Cell Count 2012
CELL COUNT: INTERESTING PREMISE, SOMEWHAT AWKWARD EXECUTION
Cell Count is a low budget film written and directed by Todd E. Freeman. Todd E. Freeman is part of a burgeoning Portland Oregon indie film movement. The film is low budget but it does manage to present itself in a very respectable way. Performances are decent and the film uses a prison facility that has a sterile feel to it that benefits the film’s story well. There are lots of blown out whites that reminded me of sterile white locations in George Lucas’ THX-1138 (1971). I’m not saying Cell Count is similar to Lucas’ film but I would argue that it does evoke a similar vibe at times.
Cell Count opens as Russell Carpenter (Robert MeKeehen) comforts his hospitalized wife, Sadie (Haley Talbot), at her bed side. Sadie is stricken with “the disease” and things do not look good. Russell holds and caresses Sadie doing his best to comfort her. Dr. Victor Brandt comes into the hospital room and asks to speak to Russell in private. Once Dr. Brandt is alone with Russell, he informs him that Sadie is dying form “the disease”. Dr. Brandt informs Russell that there is no hope unless he agrees to admit Sadie into an experimental treatment that he is overseeing. Dr. Brandt explains that he himself has undergone the experimental treatment and has beaten “the disease”. Russell, desperate for a cure for Sadie, agrees so long as he can come be by Sadie’s side. Dr. Brandt agrees so long as Russell agrees to undergo the cure as an undiseased control patient. The couple is flown by helicopter to a research facility where they will undergo the treatment.
Several weeks later Russell awakes with a treatment scar on his chest. He awakens in a sterile prison like facility. He stumbles, weak from prolonged sleep, and wanders into a common area where he finds other patients of the mysterious treatment. Among the other four patients he finds Sadie. Sadie now looks much better and appears to be cured. Via a video screen, a smiling women updates them on their situation. They will be under quarantine for another five days while the treatment runs its final course. The six patients are also informed that there two additional patients in another section of the facility. These other two patients are criminals that have agreed to participate in the treatment trial for reduced time on their prison sentence. One is a rapist and the other is a man who murdered the man who slept with his wife. The patients are told they will be safe so long as they follow the rules.
Cell Count features an interesting premise that sets things in motion well but the narrative is all over the place awkwardly answering the questions it raises with more questions. Why are the patients treated like prisoners? What is the mysterious disease and is the cure just as dangerous as the disease? Can Russell trust the mysterious Dr. Brandt?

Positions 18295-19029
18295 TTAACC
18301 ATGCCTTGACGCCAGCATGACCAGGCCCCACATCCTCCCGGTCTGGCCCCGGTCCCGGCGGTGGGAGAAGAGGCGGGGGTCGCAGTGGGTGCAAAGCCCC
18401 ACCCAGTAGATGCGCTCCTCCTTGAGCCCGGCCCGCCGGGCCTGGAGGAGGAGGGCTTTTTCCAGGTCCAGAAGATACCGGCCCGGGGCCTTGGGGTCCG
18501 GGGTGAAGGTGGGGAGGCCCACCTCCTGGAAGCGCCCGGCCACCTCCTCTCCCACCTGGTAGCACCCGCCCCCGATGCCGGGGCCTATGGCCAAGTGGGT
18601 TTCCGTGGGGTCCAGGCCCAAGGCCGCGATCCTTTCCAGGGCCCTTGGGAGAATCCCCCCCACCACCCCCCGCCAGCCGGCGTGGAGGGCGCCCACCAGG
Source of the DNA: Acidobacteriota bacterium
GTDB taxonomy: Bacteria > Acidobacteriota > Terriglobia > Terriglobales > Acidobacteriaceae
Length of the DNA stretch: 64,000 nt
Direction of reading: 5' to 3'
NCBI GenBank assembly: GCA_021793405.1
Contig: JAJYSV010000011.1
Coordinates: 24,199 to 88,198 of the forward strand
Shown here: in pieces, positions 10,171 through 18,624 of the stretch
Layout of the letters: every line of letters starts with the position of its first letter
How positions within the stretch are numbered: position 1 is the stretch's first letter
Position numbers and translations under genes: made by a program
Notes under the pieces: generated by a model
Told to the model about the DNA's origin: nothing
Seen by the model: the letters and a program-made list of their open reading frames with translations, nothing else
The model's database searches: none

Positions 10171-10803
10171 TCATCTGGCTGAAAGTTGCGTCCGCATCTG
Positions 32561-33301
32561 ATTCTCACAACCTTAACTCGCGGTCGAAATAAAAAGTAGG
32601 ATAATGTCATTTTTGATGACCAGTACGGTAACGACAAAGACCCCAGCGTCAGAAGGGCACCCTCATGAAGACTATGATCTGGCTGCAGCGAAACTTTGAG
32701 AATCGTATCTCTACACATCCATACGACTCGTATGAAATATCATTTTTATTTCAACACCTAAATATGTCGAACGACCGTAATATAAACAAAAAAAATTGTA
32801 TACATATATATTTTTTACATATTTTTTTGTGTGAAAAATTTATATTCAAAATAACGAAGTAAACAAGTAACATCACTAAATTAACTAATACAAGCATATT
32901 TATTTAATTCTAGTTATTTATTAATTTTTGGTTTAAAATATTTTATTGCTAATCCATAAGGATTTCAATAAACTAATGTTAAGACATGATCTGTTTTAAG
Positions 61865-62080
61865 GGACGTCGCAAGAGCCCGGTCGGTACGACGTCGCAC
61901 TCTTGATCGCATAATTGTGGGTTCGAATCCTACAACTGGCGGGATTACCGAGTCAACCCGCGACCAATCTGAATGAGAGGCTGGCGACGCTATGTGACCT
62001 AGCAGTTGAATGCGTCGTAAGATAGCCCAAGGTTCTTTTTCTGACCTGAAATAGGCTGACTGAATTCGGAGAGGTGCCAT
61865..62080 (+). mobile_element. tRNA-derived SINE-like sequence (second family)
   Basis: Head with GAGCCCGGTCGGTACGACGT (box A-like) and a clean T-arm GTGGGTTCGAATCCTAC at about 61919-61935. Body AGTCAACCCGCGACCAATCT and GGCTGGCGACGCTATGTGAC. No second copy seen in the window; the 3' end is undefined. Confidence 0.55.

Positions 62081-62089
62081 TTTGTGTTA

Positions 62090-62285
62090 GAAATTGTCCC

Cell Count is definitely a low budget film but the use of a good location helps the film look better than budgeted for. Some moments do show budgetary limitations. The ride on the helicopter taking Russell and Sadie to the facility showed no helicopter but we did hear the helicopter rotors and see the shaky movement. When all is said and done the facility is apparently run by three people, Dr. Victor Brandt, Officer Raleigh Clark and Nurse Oberhauser. We never see any other people managing this large complicated facility.
One problem I had with film is that sometimes the narrative elements are arbitrarily introduced. These events and character choices did not seem to evolve organically. The characters do silly things without logical reasoning. A good example is when Sadie, who for no reason, visits the prisoner area when they were warned not to enter. They are dangerous after all. Mason says he knows what is coming like maybe he know the future but that is never used in any significant way. Mason also sees the Asian woman from the video instructionals but it does not seem to serve the story in any kind of way. Its just there for weirdness sake.
The performances in the film are a mixed bag. Some performances are good, Sadie and Billy. Some are just adequate, Russell , Dr. Brandt and William. Some are just bad, Mary Porter. Overall the performances do help the film. The problem with the film is not necessarily the performances but the story execution and clarity. The Daniel Baldwin, Blair Norris, character that just comes in out of the blue with zero setup.
Cell Count delivers some interesting gore and creature effects. Some of these are delivered using CGI. Normally I would be against this in my Horror but if you are working with a low budget and they can be done effectively then I’m open to it. Cell Count manages an effective mix of practical effects and CGI given that this is a low budget film. The exploding dog was a standout for me as was the creature that wraps itself around “Tiny Tim’s” head.
Honestly, I did enjoy Cell Count and found myself getting into the mystery of the strange research facility. I felt for a low budget film the filmmakers managed to put forth a good looking film. Interesting and fun creature effects are delivered helping to overshadow some of the narrative awkwardness. The ending to the film felt a bit forced and arbitrary as characters are introduced out the blue. The film tries to end with large spectacle but it feels arbitrarily thrown together. In the end film is somewhat interesting and a bit fun. Your enjoyment may depend on your tolerance of low budget film. I’ve seen worse. Support indie films and check this out.